It is best that parents of children with LD try not to dwell on the future in their own minds. You can plan realistically for today, tomorrow, next week or even a few months ahead. But it is unrealistic to become overly concerned with the long-range future of a young child. There is too little knowledge, too many variables, and too many unknown factors for this kind of reflection to be in any way useful.

It is vital for parents of children with learning disabilities to develop their sense of humor in every way they know how. Laughter helps overcome many hurdles, and it gives children an extremely important unspoken message: Life is basically sunny despite all our difficulties. Funny things can be found in many situations, even though they are sometimes hard to see. When the whole family can see the humor in some of the experiences they go through together, it’s really worth it.

Brothers and sisters of a child with a learning disability may exhibit intense negative emotions and feelings which they themselves may resent at times. Every child wants a perfect brother or sister of whom they can be proud. Just as parents are blamed by neighbors and others for unacceptable behavior of their child who has learning disabilities, siblings are often held responsible by their peers. A child may feel very resentful at being labeled “Weirdo’s sister,” or at having a child they scarcely know come up and say, “Hey, do you know what your brother did?” or “Is your sister dumb or something? She can’t read.” Children can be very cruel to each other sometimes.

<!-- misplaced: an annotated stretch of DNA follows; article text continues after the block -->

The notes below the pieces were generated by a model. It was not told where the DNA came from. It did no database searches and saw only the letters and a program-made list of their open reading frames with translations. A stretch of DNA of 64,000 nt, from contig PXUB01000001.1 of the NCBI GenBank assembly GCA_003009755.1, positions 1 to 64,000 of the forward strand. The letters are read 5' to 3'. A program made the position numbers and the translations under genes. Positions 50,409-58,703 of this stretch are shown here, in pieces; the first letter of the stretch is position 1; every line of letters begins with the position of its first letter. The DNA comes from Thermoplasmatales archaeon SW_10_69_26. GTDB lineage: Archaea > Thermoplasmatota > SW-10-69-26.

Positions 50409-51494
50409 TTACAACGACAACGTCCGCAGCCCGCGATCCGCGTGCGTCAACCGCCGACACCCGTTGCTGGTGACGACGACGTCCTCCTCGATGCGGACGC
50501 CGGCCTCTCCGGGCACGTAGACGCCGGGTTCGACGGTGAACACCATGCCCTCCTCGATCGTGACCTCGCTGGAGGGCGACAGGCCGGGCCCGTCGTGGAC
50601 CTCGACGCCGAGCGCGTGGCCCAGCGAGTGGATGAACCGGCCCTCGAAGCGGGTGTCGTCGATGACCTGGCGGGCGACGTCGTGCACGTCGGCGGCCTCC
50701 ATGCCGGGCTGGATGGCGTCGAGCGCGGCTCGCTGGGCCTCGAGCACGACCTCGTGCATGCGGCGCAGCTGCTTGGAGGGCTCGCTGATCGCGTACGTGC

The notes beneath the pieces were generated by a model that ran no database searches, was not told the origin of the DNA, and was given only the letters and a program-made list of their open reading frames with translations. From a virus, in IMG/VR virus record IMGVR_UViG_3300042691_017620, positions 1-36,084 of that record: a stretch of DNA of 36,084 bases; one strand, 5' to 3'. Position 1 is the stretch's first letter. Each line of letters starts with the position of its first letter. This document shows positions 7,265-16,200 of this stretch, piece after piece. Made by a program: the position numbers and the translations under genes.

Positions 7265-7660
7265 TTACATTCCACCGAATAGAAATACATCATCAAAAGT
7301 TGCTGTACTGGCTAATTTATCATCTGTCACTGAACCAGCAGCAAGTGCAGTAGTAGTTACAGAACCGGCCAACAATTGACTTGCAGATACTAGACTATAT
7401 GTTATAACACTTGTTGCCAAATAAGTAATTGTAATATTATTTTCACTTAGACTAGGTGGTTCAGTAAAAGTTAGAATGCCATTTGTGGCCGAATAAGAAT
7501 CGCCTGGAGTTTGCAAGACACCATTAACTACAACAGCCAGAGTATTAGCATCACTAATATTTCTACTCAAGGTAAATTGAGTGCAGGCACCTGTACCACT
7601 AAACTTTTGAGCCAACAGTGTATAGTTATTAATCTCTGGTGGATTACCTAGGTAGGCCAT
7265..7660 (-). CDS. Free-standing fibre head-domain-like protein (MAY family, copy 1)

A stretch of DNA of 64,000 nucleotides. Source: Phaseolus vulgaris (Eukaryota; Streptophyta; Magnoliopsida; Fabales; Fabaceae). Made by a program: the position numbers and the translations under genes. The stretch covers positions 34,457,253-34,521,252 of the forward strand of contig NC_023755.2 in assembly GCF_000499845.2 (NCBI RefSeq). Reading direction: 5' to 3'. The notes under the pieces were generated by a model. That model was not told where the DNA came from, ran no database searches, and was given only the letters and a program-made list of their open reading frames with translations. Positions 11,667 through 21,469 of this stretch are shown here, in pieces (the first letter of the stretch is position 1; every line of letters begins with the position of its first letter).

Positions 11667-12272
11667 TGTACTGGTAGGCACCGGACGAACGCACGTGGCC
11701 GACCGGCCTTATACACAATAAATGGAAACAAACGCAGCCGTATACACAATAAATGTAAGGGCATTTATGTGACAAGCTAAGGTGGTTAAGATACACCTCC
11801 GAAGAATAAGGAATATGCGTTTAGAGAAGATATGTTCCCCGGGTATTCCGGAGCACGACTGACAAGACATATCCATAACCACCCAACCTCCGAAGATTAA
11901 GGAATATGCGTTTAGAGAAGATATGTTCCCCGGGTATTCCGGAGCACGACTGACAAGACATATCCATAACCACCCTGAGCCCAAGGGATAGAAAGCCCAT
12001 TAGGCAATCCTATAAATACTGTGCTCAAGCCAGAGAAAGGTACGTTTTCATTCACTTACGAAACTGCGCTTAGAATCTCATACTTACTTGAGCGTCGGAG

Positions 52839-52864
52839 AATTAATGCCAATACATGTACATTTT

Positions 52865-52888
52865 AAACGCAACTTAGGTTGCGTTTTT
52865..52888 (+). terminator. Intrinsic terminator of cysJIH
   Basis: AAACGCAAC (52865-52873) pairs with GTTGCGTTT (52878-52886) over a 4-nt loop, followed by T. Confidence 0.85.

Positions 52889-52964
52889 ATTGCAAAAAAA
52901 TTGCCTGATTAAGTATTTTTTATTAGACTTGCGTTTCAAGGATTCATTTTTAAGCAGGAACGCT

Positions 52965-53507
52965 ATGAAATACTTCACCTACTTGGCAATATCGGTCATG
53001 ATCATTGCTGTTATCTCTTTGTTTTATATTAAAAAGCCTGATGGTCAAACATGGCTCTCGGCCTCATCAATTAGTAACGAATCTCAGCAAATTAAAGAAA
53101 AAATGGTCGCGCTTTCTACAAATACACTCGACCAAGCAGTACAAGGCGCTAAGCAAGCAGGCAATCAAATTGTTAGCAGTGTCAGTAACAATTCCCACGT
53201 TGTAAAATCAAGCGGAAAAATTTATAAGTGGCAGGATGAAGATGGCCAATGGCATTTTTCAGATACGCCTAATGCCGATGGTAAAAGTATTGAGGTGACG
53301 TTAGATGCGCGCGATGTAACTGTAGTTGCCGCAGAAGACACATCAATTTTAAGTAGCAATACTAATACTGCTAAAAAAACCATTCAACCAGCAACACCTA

Siblings may feel put-upon when they are urged to include the child with the learning disability in their play and their free time activities. This child may have few friends of his or her own and it is natural for parents to seek occasional relief, to expect the cooperation and a sharing of responsibility from their other children. But there are irritations–“He can be such a drag to take along.” They have to watch him every minute to see he doesn’t hurt himself, destroy someone else’s possessions, or disappear. He wrecks any hope of making new friends that day. They can’t go far or move fast.

Siblings may feel mean and guilty for feeling this way because they really do love their brother or sister. They care deeply in spite of the irritations. It’s a rare family whose siblings are not more than understanding at times and don’t come through in emergencies. Parents can’t expect more. Children need support and assistance to be able to come to terms with the problem the same way their parents do.

In the end, what really counts are human qualities. A person’s sense of himself, his feeling of comfort with himself, and thus his ease with others are what matters. How many adults do you know whose handwriting, or spelling, or memory of historical facts makes any difference to you? The chances are you want to be with a person who is fun and caring. You want a friend who laughs with you, not at you, who can share your worries as well as your pleasures. You want someone you can count on, whose word is good, who comes through on promises, and who doesn’t keep score on favors given and received. The crucial roles in our society are being a good friend, a fine mate and a good parent. These are roles the child with learning disabilities can fulfill in adult life.